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by Chris Looney

OCZ Vertex 460 SSD Review

Fresh from their recently-announced bankruptcy and acquisition by Toshiba, OCZ's newest consumer-grade SSD makes a bold statement during the company's important transition phase, aiming to provide a value-minded SSD solution while simultaneously catering to the enthusiast with high performance needs. The OCZ Storage Solutions Vertex 460 is a mainstream SSD that takes advantage of the new partnership by marrying OCZ's Barefoot 3 M10 controller with Toshiba's 19nm MLC NAND technology, providing a product that benefits from quality engineering and the lower operational costs that stem from the work of a strong collaborative team. This is a major boon for OCZ, both in terms of finance and technology, and the Vertex 460 can be rightly considered a positive indication of things to come from the company.

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by Adam Armstrong

Samsung 840 EVO mSATA SSD Review

The Samsung 840 EVO is an mSATA SSD that is the first to hit the 1TB capacity point. Though it has a compact mSATA form factor, roughly a quarter of the size of a standard 2.5” SSD, it packs the performance punch of its larger siblings. Ultra-thin laptops have been limited in their storage capacity up until now. Taking advantage of Samsung’s advances in flash memory, the 840 EVO mSATA SSD will take portable computing capacity and speeds in ultra-thin computers that was previously unattainable. To get to the 1TB capacity point, Samsung uses a total of four flash memory packages, each having 16 dense layers of 128Gb TLC chips.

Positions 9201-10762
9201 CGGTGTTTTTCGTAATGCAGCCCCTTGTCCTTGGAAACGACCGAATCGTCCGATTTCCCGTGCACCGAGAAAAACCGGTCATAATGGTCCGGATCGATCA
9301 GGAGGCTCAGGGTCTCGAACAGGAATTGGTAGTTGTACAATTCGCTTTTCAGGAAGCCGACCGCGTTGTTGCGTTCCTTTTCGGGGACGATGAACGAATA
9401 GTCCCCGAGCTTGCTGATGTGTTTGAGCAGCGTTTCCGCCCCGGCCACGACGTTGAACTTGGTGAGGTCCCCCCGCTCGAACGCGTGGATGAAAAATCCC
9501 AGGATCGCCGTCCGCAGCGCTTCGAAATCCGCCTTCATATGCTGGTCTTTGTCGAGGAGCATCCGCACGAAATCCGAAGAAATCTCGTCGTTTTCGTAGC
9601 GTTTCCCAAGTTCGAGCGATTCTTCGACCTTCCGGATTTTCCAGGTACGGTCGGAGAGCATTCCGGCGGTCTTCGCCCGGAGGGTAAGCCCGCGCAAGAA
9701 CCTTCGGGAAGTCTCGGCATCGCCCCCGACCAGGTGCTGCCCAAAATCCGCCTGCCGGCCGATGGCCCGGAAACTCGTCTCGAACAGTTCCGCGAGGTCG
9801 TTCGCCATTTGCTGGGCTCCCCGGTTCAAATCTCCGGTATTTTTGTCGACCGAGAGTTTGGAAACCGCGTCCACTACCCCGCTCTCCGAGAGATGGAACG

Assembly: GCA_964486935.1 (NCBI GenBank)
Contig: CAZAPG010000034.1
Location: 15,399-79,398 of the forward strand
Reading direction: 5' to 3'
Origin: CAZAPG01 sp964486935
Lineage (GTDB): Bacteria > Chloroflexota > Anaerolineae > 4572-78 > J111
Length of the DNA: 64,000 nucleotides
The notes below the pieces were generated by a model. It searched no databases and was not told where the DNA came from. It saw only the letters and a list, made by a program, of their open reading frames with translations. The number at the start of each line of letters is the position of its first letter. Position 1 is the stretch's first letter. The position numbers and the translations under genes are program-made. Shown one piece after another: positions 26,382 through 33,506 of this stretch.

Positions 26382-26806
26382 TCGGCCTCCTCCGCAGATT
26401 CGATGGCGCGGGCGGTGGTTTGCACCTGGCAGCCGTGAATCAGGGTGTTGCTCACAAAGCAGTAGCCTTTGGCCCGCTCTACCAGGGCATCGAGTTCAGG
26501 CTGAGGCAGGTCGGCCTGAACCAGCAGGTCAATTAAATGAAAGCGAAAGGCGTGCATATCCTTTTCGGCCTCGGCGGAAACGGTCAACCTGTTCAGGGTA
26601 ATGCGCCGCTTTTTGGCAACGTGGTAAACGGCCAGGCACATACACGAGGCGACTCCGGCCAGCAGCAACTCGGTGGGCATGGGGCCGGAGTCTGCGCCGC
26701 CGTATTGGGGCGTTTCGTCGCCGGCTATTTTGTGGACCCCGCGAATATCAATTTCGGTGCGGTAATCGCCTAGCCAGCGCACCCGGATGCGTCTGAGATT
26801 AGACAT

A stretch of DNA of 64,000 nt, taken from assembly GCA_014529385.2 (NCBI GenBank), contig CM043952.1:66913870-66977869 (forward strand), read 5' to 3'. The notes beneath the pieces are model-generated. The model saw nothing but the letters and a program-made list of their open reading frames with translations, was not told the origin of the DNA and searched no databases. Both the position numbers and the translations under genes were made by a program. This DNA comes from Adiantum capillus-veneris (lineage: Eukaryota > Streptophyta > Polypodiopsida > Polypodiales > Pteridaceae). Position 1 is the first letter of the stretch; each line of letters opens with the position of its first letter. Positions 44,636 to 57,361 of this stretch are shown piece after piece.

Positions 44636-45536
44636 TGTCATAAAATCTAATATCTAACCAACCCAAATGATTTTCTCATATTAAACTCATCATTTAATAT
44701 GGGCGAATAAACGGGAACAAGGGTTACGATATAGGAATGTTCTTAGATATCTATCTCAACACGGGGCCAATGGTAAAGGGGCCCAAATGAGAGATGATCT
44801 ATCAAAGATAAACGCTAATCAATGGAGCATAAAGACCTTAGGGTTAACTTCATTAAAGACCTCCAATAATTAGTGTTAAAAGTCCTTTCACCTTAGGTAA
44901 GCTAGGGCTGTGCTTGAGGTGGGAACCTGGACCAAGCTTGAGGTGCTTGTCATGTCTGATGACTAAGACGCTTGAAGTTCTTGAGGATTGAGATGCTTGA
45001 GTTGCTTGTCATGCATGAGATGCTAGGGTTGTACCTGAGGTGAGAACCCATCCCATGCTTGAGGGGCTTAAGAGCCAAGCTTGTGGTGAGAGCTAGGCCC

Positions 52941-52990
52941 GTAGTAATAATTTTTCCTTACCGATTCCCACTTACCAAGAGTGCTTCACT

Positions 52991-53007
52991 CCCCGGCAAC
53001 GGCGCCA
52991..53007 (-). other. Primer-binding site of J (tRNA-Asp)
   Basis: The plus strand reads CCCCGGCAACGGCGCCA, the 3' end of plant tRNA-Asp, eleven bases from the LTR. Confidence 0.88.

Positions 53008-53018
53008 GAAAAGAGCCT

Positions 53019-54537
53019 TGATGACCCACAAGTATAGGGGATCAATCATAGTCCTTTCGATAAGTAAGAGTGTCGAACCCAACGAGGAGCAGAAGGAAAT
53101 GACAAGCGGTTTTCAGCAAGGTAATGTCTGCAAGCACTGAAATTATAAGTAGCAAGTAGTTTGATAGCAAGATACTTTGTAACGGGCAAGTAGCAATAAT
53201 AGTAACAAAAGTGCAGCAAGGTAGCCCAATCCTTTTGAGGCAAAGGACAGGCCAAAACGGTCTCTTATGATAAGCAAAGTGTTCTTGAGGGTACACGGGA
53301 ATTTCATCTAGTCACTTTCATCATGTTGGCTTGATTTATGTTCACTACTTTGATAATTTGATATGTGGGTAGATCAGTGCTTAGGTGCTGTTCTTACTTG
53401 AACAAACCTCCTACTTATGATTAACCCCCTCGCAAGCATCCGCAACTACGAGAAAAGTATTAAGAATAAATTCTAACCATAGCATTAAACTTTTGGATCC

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by Kevin OBrien

WD Black2 SSD/HDD Review

The WD Blackis a combination drive for portable users that presents both a 1TB HDD and 120GB SSD to the host system leveraging only a single SATA port. Rather than only enhance their hybrid HDD portfolio, WD Labs came up with the idea to essentially sandwich two drives together. The architecture is both novel and pretty impressive. Each drive is managed by a controller that plays traffic cop, directing the IO to each drive from the single SATA port. The drive comes in just the single 1TB/120GB capacity point and has a 9.5mm 2.5" form factor. 

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by Lyle Smith

Intel SSD 530 Review

Intel launched the SSD 530 series as a progressive update on their SSD 520 line, moving away from the 25nm NAND flash and incorporating new SandForce silicon with 20nm flash for more efficient power consumption. The 530 series also consolidates Intel's various form factors which previously carried different model numbers.14 new products don the SSD 530 brand in a variety of different form factors; standard 2.5", mSATA and M.2. As was the case with their previous series, Intel has optimized the SandForce firmware to deliver a combination of performance and reliability. 

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by Lyle Smith

Corsair Force Series LS SSD Review

The Corsair Force LS SSD Series is designed to be a value-oriented alternative largely for global-market consumers wanting to upgrade their PCs or Notebook at a reasonable price. Though Corsair is mostly known for their excellent and quality-built memory modules, they were one of the first SSD manufacturers to enter the retail market and have ultimately earned a reputation as building some of the best SSDs available, as well as providing drives that cover the whole price and performance spectrum. The Force LS is placed on the lower part of this spectrum and is considered labeled as a budget SSD by Corsair.